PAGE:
Resource Guide for Family Caregivers
Communicate with healthcare providers

Good communication is the foundation of building a working partnership. Communication takes time, effort and a willingness to work out differences together.  When communicating with health care providers (or anyone), being assertive is generally considered to be more helpful than being non assertive. Here are some of the reasons why.


Non-assertive communication is behaviour that allows and even encourages other people to treat you, your thoughts and your feelings in whatever way they want, without your challenging it.

Non-assertive communication involves behaviours that are shy and over- apologetic, as though denying any personal rights or preferences.


Non-assertive communication avoids confrontation, avoids problems by not addressing them, establishes a pattern of allowing others to take advantage of you, builds anger and resentment, and builds unrealistic expectations.


Non-assertive communication wastes time - both yours and the health care providers - by ―beating around the bush‖ in a way that causes frustration. Needs do not get addressed and messages do not get properly conveyed. This may be hazardous to your health or to that of the care recipient because inappropriate treatment may result from misunderstanding or incomplete information.


Assertive communication, by contrast, is behaviour that reflects your intent to stand up for your personal rights (or those of the care recipient) and express your

thoughts, feelings and beliefs in direct, honest and appropriate ways that respect the rights of others.


Assertive communication attacks problems not people. It establishes a pattern of respect for future dealings; it deals with anger and addresses requests. It is not the same as aggressive behaviour. Assertive behaviour is often confused with aggressive behaviour; however, being assertive does not involve hurting the other person physically or emotionally.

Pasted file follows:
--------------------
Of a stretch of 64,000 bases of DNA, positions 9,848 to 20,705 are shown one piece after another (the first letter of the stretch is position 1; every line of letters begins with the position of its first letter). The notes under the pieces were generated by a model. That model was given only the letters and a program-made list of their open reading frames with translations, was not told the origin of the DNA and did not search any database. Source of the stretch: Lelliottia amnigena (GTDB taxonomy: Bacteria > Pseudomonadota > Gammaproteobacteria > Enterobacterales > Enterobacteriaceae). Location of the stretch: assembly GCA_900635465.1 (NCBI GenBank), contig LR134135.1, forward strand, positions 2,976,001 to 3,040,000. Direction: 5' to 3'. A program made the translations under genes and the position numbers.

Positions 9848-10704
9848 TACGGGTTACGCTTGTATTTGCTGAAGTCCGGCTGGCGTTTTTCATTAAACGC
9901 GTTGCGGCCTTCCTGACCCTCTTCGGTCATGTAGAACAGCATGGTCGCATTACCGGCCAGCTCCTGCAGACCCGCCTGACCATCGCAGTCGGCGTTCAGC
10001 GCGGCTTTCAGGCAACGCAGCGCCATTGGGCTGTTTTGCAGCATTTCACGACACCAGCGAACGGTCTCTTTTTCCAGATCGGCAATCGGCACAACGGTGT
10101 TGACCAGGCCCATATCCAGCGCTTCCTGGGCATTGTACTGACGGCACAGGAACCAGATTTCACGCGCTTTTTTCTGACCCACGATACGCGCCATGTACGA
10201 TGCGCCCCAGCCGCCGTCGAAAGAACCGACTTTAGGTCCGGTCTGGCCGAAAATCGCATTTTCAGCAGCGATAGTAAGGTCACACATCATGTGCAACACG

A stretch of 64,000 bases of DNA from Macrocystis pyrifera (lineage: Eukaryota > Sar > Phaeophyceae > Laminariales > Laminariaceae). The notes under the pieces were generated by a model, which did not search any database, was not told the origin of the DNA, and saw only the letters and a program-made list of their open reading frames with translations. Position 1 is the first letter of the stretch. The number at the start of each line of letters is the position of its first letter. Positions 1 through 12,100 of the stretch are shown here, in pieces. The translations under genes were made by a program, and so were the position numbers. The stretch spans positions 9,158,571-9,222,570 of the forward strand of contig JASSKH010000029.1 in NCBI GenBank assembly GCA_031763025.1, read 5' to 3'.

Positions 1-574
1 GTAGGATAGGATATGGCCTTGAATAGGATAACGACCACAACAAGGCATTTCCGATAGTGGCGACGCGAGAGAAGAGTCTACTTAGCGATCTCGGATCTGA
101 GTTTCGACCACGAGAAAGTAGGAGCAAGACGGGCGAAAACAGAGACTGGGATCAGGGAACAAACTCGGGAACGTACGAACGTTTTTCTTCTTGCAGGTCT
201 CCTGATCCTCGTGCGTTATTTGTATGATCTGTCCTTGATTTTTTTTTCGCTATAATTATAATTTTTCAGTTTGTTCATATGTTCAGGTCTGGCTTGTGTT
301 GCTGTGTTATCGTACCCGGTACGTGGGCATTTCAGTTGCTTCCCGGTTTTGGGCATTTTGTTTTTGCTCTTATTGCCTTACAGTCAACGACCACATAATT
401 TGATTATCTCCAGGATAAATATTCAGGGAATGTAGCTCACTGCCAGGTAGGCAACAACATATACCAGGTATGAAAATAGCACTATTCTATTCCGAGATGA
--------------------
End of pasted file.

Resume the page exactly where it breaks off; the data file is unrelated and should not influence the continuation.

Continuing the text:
When using assertive communication, you take responsibility for your own statements. Statements become cues and let the health care provider know what your understanding is, allowing for feedback. In addition, it can lead to improved care as wants and needs are more clearly presented and understood. By behaving assertively, you open the way for honest relationships with others. Remember though, other people also have a right to express their own wants, needs, feelings and ideas. 

One aspect of assertive communication is active listening.


Techniques that promote active listening

  • Accept what the person is saying or feeling.
  • Clarify what you think the person is saying or feeling by:  a) restating what the other person has said  b) paraphrasing or putting in your own words what they said c) checking your perception or view of the situation with theirs.
  • Inquire about the person’s perception or interpretation of the situation.

Neither assertive communication nor active listening will make problems in relationships go away, but when consistently used, they are techniques that can help clarify situations, promote open communication, identify problem areas and areas of common interest, and help identify possible solutions.

What if you have a request to make that is particularly difficult? It can be hard to ask for help. There is always the possibility that your request will be turned down or your needs, or those of the care recipient, will be misunderstood or not acknowledged. Nonetheless, there are times when you really need others to hear you and pay attention to your request. Remember:

  • You have a right to make the needs of the care recipient and your needs known to others.
  • You deny your own importance when you do not ask for what you truly believe is needed in the situation.
  • The best way to get what you or the care recipient need is to ask for it directly. Make your request clear and to the point. For example: a) How do you feel about that? b) Are you able to do that? c) When can you give me a reply?